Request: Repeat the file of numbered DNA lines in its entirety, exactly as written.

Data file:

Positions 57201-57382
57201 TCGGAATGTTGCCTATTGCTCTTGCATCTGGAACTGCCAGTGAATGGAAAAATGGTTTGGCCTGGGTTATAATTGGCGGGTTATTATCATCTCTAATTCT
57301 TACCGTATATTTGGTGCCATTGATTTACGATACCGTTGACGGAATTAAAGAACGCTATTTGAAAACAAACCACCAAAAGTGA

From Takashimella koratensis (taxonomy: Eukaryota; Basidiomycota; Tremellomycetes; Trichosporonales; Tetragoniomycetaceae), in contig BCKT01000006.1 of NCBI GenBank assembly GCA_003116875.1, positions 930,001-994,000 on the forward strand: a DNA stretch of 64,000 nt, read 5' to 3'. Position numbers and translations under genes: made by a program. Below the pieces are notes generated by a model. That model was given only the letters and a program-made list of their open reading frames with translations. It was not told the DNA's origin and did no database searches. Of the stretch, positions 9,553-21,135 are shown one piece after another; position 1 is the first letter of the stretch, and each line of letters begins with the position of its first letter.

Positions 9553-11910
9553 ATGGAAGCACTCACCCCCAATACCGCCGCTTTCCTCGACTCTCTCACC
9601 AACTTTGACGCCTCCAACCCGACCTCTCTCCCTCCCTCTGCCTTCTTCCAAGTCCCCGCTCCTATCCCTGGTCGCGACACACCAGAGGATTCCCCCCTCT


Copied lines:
Positions 57201-57382
57201 TCGGAATGTTGCCTATTGCTCTTGCATCTGGAACTGCCAGTGAATGGAAAAATGGTTTGGCCTGGGTTATAATTGGCGGGTTATTATCATCTCTAATTCT
57301 TACCGTATATTTGGTGCCATTGATTTACGATACCGTTGACGGAATTAAAGAACGCTATTTGAAAACAAACCACCAAAAGTGA

From Takashimella koratensis (taxonomy: Eukaryota; Basidiomycota; Tremellomycetes; Trichosporonales; Tetragoniomycetaceae), in contig BCKT01000006.1 of NCBI GenBank assembly GCA_003116875.1, positions 930,001-994,000 on the forward strand: a DNA stretch of 64,000 nt, read 5' to 3'. Position numbers and translations under genes: made by a program. Below the pieces are notes generated by a model. That model was given only the letters and a program-made list of their open reading frames with translations. It was not told the DNA's origin and did no database searches. Of the stretch, positions 9,553-21,135 are shown one piece after another; position 1 is the first letter of the stretch, and each line of letters begins with the position of its first letter.

Positions 9553-11910
9553 ATGGAAGCACTCACCCCCAATACCGCCGCTTTCCTCGACTCTCTCACC
9601 AACTTTGACGCCTCCAACCCGACCTCTCTCCCTCCCTCTGCCTTCTTCCAAGTCCCCGCTCCTATCCCTGGTCGCGACACACCAGAGGATTCCCCCCTCT